By Carlo Muñoz - 07/02/12 04:47 PM EDT
Up to 60 Afghan soldiers exchanged fire with Pakistani tribesmen in the Upper Kurram District in the country's volatile federally administered border regions in the northwest part of the country, Agence France Presse reported on Monday.
A third Pakistani was wounded during the 90-minute gun battle, after the tribesman opened fire on the Afghan troops once they crossed onto Pakistani soil, according to a senior Pakistani official.
Afghan forces reportedly crossed over into Pakistan while pursuing suspected militants who had just carried out an attack of their own on military positions inside Afghanistan, sources tell AFP.
Officials from the Afghan Ministry of Defense denied their forces moved into Pakistani territory, stating the Afghan army has not carried out any recent operations in the border region.
Kabul has also accused the Pakistan military of launching mortar attacks from inside the country against Afghan civilian targets, including villages, positioned along the Afghan-Pakistan border.
In a statement issued Monday, Afghan foreign ministry spokesman Faramarz Tamanna said Kabul planned to file a protest with the United Nations Security Council over the mortar attacks. Islamabad is expected to submit a similar protest with the council over Monday's border attack.
News of the border incursion comes days after Gen. John Allen, the top U.S. commander in Afghanistan, met with Pakistani army chief Gen. Ashfaq Kayani to discuss ways to stem attacks against American positions along the border.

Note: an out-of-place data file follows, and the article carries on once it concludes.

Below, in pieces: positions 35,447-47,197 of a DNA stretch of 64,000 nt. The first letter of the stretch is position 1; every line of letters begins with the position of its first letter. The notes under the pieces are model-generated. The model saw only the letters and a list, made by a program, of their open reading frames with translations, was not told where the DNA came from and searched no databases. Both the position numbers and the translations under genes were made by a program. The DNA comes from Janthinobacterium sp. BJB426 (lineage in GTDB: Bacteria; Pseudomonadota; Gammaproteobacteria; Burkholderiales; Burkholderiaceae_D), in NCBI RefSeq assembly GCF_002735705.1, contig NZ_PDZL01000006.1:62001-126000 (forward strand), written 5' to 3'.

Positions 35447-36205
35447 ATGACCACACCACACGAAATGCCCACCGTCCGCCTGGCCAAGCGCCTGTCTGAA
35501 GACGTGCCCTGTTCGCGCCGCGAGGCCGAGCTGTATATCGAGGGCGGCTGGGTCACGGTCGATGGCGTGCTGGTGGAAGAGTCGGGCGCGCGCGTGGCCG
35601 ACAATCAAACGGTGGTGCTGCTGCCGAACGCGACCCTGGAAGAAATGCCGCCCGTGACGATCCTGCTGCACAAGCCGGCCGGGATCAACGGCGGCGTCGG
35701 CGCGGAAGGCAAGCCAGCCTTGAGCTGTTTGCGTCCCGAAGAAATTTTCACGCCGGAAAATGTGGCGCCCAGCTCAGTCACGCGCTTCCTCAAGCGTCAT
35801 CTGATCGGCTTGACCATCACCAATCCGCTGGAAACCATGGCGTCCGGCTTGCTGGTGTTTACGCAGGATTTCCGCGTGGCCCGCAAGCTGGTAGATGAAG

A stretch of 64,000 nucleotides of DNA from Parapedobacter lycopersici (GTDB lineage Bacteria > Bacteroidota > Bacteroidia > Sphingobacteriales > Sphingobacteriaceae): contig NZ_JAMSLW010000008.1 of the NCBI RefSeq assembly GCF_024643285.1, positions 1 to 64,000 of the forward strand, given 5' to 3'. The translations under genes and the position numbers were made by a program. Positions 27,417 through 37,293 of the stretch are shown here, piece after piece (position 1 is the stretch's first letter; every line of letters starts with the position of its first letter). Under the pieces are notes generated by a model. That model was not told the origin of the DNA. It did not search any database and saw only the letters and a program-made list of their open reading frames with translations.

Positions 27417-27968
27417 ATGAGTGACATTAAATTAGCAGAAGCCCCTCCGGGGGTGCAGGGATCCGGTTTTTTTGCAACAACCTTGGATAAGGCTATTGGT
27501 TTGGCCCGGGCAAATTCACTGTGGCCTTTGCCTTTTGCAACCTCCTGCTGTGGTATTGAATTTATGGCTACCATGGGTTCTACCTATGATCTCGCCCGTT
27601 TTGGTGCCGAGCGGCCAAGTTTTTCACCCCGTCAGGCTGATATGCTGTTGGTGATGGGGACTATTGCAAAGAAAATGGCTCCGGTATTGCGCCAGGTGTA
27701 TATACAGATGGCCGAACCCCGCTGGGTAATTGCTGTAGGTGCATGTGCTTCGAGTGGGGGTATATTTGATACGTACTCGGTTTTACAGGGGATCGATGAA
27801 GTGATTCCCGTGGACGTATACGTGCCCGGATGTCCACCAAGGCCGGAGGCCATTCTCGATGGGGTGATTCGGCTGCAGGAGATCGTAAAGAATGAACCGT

The attacks also come days after American and NATO commanders began considering carrying out their own cross-border raids into Pakistan to root out terror cells along the border.
Allen, along with several high-level U.S. intelligence and special-operations leaders, were reportedly briefed on the plan earlier this month.
The idea was spawned by Washington's increasing frustration with Islamabad's unwillingness to adequately seal off the border and root out terror groups seeking asylum inside Pakistan.
A number of top Pentagon officials including Defense Secretary Leon Panetta have accused Islamabad of providing safe haven and support to Haqqani fighters and other militant Islamic groups inside its borders.
Border clashes between coalition forces and terror groups like the Pakistani-based Haqqani Network have produced some of the heaviest fighting since the Obama administration surged more than 20,000 U.S. troops into the southern part of the country in 2009.